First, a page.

Voices leaking from a sad cafe: Inside Llewyn Davis ***

By Dennis Hartley

(Originally posted on Digby’s Hullabaloo on January 11, 2014)


Q: What do you call a musician without a girlfriend?

A: Homeless.

 -an old joke (author unknown)

 Some years back, while working as a morning radio host in Fairbanks, I was once scheduled to do an on-air interview with a popular Alaskan folk singer named Hobo Jim, who was slated to perform that evening. Unfortunately, he missed the interview window. The exasperated promoter called me after my show, explaining Jim was still on the road. While transportation had been offered, Jim had declined, preferring instead to hitchhike the 360 miles from the previous night’s gig in Anchorage. Oh well…I figured there had to be some reason they called this fellow “Hobo” Jim.

Then of course you’ve got your Ramblin’ Jack Elliott, your Freewheelin’ Bob Dylan, Steve Martin’s “Ramblin’ Guy”…and now, thanks to the fertile imaginations of the Coen Brothers, your couch-surfin’ Llewyn Davis. “Rambling” and “freewheeling” could describe the tone of Inside Llewyn Davis, a loose (very loose) narrative depicting several days in the life of the eponymous character, a sad sack folk singer (Oscar Isaac).

The year is 1961, and the percolating Greenwich Village coffeehouse music scene provides the backdrop. That Zimmerman kid and some of his contemporaries are starting to make a bit of a splash; Llewyn Davis, not so much. Llewyn is one of those struggling artists perennially mired at the crossroads of “The Big Time” and “Bus Ride Back to Obscurity”.

Llewyn has tons of down time, in between spotty gigs and waiting for (any) news from his comically ineffectual manager, Mel Novikoff (the late Jerry Grayson). He spends most of that time brooding. He has a lot of things to brood over. Like why nearly all the pressings of his first solo album (“Inside Llewyn Davis”) have been returned by the record company and are sitting in unopened boxes in Mel’s office. Or why his former musical partner decided to throw himself off the George Washington Bridge soon after the duo released their only album. Or why Jean (Carey Mulligan) the girlfriend and singing partner of his friend Jim (Justin Timberlake) and with whom he has had a brief fling, is blaming him for a surprise pregnancy and pressing him to pay for an abortion. And then there is the matter of a lost cat, that he finds, but then loses again (don’t ask).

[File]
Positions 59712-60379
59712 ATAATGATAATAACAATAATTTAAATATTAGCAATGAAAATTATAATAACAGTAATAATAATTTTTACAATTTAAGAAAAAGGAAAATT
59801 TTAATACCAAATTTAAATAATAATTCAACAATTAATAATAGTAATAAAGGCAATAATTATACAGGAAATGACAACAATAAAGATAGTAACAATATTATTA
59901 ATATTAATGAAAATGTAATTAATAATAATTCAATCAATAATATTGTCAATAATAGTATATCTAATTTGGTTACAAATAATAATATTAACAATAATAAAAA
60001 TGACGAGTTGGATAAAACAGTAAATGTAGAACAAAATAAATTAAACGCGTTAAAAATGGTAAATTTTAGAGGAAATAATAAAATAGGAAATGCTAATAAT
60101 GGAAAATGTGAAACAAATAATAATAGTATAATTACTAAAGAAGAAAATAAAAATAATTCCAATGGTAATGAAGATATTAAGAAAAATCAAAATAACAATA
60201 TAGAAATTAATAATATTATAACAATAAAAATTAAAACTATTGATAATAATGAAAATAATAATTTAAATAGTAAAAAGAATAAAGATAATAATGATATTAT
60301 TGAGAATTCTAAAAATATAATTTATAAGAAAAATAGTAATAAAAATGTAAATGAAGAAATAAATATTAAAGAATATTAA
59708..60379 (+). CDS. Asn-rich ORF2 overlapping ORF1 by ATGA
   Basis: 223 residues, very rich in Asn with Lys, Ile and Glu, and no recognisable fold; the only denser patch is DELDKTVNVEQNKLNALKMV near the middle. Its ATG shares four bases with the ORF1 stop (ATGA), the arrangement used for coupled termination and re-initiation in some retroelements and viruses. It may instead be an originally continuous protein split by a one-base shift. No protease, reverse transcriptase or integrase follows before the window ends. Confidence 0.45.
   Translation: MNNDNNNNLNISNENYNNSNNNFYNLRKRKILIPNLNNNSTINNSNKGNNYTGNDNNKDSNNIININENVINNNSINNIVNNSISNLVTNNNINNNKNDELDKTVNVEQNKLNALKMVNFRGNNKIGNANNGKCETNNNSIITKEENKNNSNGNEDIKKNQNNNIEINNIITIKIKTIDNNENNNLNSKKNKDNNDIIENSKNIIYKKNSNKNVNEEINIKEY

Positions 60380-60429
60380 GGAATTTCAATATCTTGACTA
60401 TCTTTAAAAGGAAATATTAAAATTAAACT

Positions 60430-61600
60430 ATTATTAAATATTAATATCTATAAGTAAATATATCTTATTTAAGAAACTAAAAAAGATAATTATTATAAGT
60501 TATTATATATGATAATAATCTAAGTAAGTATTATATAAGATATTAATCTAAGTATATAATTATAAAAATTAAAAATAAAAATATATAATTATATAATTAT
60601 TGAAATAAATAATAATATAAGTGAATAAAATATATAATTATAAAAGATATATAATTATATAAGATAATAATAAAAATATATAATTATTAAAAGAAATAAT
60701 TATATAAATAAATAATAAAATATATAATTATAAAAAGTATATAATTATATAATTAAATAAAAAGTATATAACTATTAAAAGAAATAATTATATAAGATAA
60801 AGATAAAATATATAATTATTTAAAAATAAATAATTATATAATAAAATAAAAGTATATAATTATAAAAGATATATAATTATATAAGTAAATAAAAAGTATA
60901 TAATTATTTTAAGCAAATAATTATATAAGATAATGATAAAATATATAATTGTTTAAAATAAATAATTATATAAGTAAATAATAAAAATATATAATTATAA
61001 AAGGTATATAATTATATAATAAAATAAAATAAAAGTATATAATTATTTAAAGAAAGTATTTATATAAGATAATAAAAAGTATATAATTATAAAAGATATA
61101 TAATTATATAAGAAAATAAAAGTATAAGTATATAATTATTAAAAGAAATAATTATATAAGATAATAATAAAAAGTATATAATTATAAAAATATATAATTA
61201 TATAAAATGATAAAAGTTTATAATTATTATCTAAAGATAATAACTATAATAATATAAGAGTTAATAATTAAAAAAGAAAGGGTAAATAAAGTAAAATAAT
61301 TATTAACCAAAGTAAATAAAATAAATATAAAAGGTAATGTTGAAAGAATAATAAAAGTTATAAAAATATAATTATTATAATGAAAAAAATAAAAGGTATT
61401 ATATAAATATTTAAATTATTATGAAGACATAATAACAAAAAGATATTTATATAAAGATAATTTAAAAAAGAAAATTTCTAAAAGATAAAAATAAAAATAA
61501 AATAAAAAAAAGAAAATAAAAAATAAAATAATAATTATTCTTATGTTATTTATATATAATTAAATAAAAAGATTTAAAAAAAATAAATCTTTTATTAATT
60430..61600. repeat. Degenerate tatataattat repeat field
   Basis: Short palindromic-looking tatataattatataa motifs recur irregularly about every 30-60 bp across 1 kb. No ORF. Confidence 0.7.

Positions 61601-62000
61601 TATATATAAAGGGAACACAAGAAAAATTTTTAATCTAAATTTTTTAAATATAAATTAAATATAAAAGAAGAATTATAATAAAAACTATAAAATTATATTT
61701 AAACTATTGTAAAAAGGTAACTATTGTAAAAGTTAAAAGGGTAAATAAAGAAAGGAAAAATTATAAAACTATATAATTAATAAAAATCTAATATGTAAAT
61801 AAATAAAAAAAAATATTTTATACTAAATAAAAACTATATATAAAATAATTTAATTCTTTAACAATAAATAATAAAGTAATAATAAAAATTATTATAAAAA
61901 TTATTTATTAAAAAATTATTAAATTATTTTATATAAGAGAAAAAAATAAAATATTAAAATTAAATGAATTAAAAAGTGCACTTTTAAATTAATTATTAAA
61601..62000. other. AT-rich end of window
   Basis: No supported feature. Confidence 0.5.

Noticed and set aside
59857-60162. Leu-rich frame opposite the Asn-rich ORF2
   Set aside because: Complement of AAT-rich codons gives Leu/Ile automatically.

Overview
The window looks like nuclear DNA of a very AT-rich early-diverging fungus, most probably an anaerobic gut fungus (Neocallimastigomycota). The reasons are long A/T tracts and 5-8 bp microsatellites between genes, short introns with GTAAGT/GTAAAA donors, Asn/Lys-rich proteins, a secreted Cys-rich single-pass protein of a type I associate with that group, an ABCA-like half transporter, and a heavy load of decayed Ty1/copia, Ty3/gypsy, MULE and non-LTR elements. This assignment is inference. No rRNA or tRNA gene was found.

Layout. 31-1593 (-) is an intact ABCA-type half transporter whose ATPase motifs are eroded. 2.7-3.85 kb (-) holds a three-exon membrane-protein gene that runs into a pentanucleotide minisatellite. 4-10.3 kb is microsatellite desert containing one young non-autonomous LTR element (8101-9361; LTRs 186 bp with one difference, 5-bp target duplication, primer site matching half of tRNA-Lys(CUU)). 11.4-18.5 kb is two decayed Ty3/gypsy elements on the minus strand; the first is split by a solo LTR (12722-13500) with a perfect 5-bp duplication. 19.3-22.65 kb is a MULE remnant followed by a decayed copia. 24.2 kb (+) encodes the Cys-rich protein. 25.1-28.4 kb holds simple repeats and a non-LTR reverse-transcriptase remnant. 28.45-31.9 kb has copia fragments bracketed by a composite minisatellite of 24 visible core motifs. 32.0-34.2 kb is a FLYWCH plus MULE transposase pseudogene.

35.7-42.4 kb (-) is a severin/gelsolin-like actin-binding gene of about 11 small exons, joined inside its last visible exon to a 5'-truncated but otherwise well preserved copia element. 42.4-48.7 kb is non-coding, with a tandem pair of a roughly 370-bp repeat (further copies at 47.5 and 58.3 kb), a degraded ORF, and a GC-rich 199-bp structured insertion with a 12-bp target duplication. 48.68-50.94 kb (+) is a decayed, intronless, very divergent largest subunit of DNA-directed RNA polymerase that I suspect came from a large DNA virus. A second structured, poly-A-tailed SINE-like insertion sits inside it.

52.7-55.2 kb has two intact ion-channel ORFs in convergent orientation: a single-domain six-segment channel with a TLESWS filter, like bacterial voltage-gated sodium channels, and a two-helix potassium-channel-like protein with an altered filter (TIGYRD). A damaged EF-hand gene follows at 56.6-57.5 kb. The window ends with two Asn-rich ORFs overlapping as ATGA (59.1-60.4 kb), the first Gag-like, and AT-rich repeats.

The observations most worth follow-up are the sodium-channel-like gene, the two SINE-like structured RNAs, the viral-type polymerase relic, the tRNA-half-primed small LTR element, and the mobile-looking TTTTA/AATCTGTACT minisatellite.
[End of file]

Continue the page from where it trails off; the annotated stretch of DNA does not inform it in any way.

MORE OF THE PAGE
I suppose it wouldn’t be a proper folk singer’s yarn if there wasn’t a bit of that ramblin’, and it arrives in the form of Llewyn’s road trip to Chicago with a misanthropic jazz musician (Coen stalwart John Goodman), a pithy beat poet (Garret Hedlund) and the aforementioned cat (who says nothing). This is the centerpiece of the film, as well as the most recognizably “Coen-esque” sequence (you could say it’s where the rubber meets the road, literally and metaphorically). In fact, how you respond to what transpires therein will determine whether you come away loving or hating the film.

If that sounds nebulous, you don’t know the half of it. Especially once you try to digest the metaphysical conundrum at the end that makes you question how much of what you’ve just seen is, erm, what you’ve just seen. Aw, screw it. It’s the Coens-deal with it. That whole “don’t expect a cohesive narrative” thing aside, the Coens have succeeded in making another one of those films that you find yourself digesting for a couple days afterward.

While I wouldn’t put it up there with one of their certified classics like Blood Simple, Fargo, or No Country for Old Men, it fits in comfortably with chin-stroking character studies like Barton Fink, The Man Who Wasn’t There and A Serious Man. And there are quotable lines; not as numerous as in, let’s say, The Big Lebowski…but I enjoyed genuine belly laughs amid the angst.

As usual, the Coens have assembled a sterling ensemble (F. Murray Abraham is a particular delight in his cameo as a jaded impresario). The musical performances by the actors (produced by T-Bone Burnett) are heartfelt and impressive; especially when stacked against ringers like Timberlake. Attention to period detail adds to the verisimilitude. Inside Llewyn Davis may not answer all the important questions (I still don’t know how many roads a man must walk down, before they call him a man) but it hits all the right notes.

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